The signs were subtle at first — a wide-open window during a cold snap in January and the perpetual running of Sleepless in Seattle on the Hallmark channel. In hindsight, it is now clear. But at the time, I was simply oblivious. Then came the fireplace blazing 24/7 and extra comforters on the bed, all while the windows were wide open, and the loss of argument after argument on the marital front. The dots on the paper were starting to make sense. I am either off my game or I am going through menopause. Thanks to Google and womanshealth.gov, I now know the answer. I am officially emasculated for at least another year.
For you younger males out there, menopause is Greek for “stand well back,” and you may ask yourself when it is “your turn”: “What did I do to deserve this cruel fate?” The symptoms are apparently endless — migraines, mood swings, anxiety and depression, rapid heartbeat, memory loss, joint pain, breast tenderness or swelling, insomnia, and decreased libido to name but a few of the less irritating side effects. Believe me. Menopause is living hell, guys. Laundry and housework doesn’t get done. The sink is often full of dishes. Sometimes lunch and dinner is even late. Want a football snack at halftime? Forget about it. You will be forced to get up off the couch and fend for yourself. I know. I know. That wasn’t part of the “deal.”
And don’t expect any sympathy from other females. I tried every conceivable male ploy to no avail. If there was a crack in their ranks, I couldn’t find it. I may as well have been King Leonidas against Xerxes and the Persian Army at Thermopylae. I recognize a suicide mission when I see one. If you want to experience sexual intimacy ever again — even after menopause — I strongly suggest you simply keep your mouth shut.
And why? What did we do?
Well, I did that sobering research, too, by stepping back and looking at life through the eyes of the women in my life. The answer is “nothing.” I didn’t suffer through a lifetime of monthly cycles for the sake of procreation; I didn’t carry my children for nine months and then permanently alter my body to create life; I didn’t breastfeed in the middle of the night; and I didn’t sacrifice myself or my ambitions to the same extent to nurture the greatest gift of all — my family. Most everything in life that I hold dear, I owe to my wife and the mother of my daughters. Without them, I have nothing. I am nothing.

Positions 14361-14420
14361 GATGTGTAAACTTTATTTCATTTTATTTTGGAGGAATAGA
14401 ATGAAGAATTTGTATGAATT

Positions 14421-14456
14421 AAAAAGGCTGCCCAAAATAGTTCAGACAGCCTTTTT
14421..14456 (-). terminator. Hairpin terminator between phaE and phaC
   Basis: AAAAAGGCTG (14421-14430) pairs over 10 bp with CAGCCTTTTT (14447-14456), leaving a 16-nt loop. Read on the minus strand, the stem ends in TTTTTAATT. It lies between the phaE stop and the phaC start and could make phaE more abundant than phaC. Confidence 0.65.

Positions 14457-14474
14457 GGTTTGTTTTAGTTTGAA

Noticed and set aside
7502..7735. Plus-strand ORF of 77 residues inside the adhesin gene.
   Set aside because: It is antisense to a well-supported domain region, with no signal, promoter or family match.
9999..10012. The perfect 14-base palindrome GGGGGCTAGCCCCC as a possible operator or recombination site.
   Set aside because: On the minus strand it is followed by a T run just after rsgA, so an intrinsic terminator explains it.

Some may say that menopause is an ironic reminder to be grateful. I suppose it is. But the reminder is needed and well deserved. Instead of grousing about a few extra pounds, graying hair, or worry wrinkles, I challenge myself to remember that those are wonderful badges of motherhood, not reason for criticism or tension in a relationship. I only have a family because the women in my life made sacrifices that I wonder if I could ever make if I was female. I shake my head in amazement. A mother’s capacity to love is a beautiful thing.
So as I run the gauntlet of menopause, I will pretend that I am at Disneyland on an E-ticket ride (yes, I am dating myself) and I promise to take my pound of flesh in humor. There will be a day of reckoning, dear. I may have to wait, but your time is coming. In my research, I learned that male menopause is real and I intend to milk the symptoms for all they are worth — like the urge to play golf to fight depression or the need to fly fish and smoke cigars to raise testosterone levels. Two can play this game.
Until then, however, I take this moment to thank all of you ladies out there on behalf of the male gender. We may not always show our gratefulness, but we are — especially if you pop us on the nose as a reminder. There’s nothing wrong with a nose reminder from time to time. Frankly, we expect it.
A belated Happy Mother’s Day to all moms out there. You rock.